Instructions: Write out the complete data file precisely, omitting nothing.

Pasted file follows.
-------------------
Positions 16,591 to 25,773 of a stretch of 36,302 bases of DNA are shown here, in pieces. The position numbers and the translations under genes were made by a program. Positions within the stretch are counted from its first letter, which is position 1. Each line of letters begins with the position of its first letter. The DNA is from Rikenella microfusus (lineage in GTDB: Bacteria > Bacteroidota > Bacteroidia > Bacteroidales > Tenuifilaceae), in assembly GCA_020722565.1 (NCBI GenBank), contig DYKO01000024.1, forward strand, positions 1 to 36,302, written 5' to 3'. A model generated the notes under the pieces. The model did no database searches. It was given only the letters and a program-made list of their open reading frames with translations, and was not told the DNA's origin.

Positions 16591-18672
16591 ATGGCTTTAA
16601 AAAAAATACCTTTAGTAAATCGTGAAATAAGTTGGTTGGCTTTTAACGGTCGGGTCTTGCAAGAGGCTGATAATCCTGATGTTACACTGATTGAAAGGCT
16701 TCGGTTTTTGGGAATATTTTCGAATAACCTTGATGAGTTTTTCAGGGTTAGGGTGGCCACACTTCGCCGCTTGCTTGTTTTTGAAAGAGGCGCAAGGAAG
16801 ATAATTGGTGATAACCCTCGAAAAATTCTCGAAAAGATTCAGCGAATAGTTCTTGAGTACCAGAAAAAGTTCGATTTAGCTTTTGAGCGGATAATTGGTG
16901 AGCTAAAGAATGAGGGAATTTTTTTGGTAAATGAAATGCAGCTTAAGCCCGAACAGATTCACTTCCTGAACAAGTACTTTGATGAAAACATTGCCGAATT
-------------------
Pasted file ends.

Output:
Positions 16,591 to 25,773 of a stretch of 36,302 bases of DNA are shown here, in pieces. The position numbers and the translations under genes were made by a program. Positions within the stretch are counted from its first letter, which is position 1. Each line of letters begins with the position of its first letter. The DNA is from Rikenella microfusus (lineage in GTDB: Bacteria > Bacteroidota > Bacteroidia > Bacteroidales > Tenuifilaceae), in assembly GCA_020722565.1 (NCBI GenBank), contig DYKO01000024.1, forward strand, positions 1 to 36,302, written 5' to 3'. A model generated the notes under the pieces. The model did no database searches. It was given only the letters and a program-made list of their open reading frames with translations, and was not told the DNA's origin.

Positions 16591-18672
16591 ATGGCTTTAA
16601 AAAAAATACCTTTAGTAAATCGTGAAATAAGTTGGTTGGCTTTTAACGGTCGGGTCTTGCAAGAGGCTGATAATCCTGATGTTACACTGATTGAAAGGCT
16701 TCGGTTTTTGGGAATATTTTCGAATAACCTTGATGAGTTTTTCAGGGTTAGGGTGGCCACACTTCGCCGCTTGCTTGTTTTTGAAAGAGGCGCAAGGAAG
16801 ATAATTGGTGATAACCCTCGAAAAATTCTCGAAAAGATTCAGCGAATAGTTCTTGAGTACCAGAAAAAGTTCGATTTAGCTTTTGAGCGGATAATTGGTG
16901 AGCTAAAGAATGAGGGAATTTTTTTGGTAAATGAAATGCAGCTTAAGCCCGAACAGATTCACTTCCTGAACAAGTACTTTGATGAAAACATTGCCGAATT